Edited by Jesper Jespersen and Mogens Ove Madsen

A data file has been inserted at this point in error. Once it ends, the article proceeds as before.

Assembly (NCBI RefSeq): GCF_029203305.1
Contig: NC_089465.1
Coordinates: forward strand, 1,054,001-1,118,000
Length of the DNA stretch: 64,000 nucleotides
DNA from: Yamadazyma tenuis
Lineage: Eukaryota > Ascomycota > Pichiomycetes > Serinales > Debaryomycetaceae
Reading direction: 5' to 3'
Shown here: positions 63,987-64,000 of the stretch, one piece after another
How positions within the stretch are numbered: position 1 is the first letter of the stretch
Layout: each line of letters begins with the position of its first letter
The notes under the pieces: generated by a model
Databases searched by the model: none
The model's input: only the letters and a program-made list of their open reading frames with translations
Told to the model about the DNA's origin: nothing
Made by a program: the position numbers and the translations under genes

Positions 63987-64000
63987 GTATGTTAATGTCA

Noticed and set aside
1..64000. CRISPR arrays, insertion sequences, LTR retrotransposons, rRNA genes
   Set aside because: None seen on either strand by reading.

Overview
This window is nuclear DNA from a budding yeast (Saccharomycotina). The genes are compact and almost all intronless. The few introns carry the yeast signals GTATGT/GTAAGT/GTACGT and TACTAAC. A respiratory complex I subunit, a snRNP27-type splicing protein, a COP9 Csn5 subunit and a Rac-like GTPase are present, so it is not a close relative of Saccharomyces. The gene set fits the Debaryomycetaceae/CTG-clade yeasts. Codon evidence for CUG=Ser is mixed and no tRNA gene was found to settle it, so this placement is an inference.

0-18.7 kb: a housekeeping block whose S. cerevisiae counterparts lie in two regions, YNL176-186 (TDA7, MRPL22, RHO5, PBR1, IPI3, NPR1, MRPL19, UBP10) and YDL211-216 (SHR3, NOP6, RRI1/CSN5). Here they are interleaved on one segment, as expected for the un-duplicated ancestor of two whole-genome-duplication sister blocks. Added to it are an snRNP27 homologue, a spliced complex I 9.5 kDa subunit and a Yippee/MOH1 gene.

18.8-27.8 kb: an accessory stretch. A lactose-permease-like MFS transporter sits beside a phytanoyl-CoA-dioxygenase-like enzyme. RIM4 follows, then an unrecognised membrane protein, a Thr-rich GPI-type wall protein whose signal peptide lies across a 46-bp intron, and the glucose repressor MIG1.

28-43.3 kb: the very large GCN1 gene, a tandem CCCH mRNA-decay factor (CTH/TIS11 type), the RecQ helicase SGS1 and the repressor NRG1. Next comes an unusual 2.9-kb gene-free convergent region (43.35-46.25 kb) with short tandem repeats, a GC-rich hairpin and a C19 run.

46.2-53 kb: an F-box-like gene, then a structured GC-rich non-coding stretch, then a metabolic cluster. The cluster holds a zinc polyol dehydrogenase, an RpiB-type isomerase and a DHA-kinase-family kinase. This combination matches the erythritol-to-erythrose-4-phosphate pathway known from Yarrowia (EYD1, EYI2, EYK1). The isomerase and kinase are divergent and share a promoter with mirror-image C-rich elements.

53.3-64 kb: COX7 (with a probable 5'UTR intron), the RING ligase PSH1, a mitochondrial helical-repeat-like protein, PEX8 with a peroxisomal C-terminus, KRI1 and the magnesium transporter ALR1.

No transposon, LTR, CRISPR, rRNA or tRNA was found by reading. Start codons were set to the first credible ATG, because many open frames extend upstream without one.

In 2011 it was 75 years since the publication of The General Theory of Employment Interest and Money. It was published on 4 February 1936 in the middle of the economic depression. Politicians were groping in the dark with rather little help from the economic profession. People were queuing to buy the book as soon as it was released. Expectations were high. There are many similarities between then and now: unemployment, low growth and mounting public debt. Unfortunately, no new ‘General Theory’ has been advertised, which may be a reason for a re-read and an up-dated reflection on Keynes’s seminal book. At the brink of the 21st century a number of academic economists were asked which economist they considered had had the largest impact in the 20th century. A majority pointed at Keynes, many with reference to The General Theory; but this voting was about the past. Today one hardly sees a reference to Keynes in the most-used macroeconomic textbooks – perhaps a passing remark related to the case of rigid wages in the labour market (which only demonstrates that the author has not read The General Theory). That is all. How can that be? Given the number of similarities between the economic crisis of the 1930s and the recent one, we considered this an obvious reason to gather Keynes-scholars from all over the world to discuss and exchange views on the ‘relevance and perspectives’ of The General Theory for this century.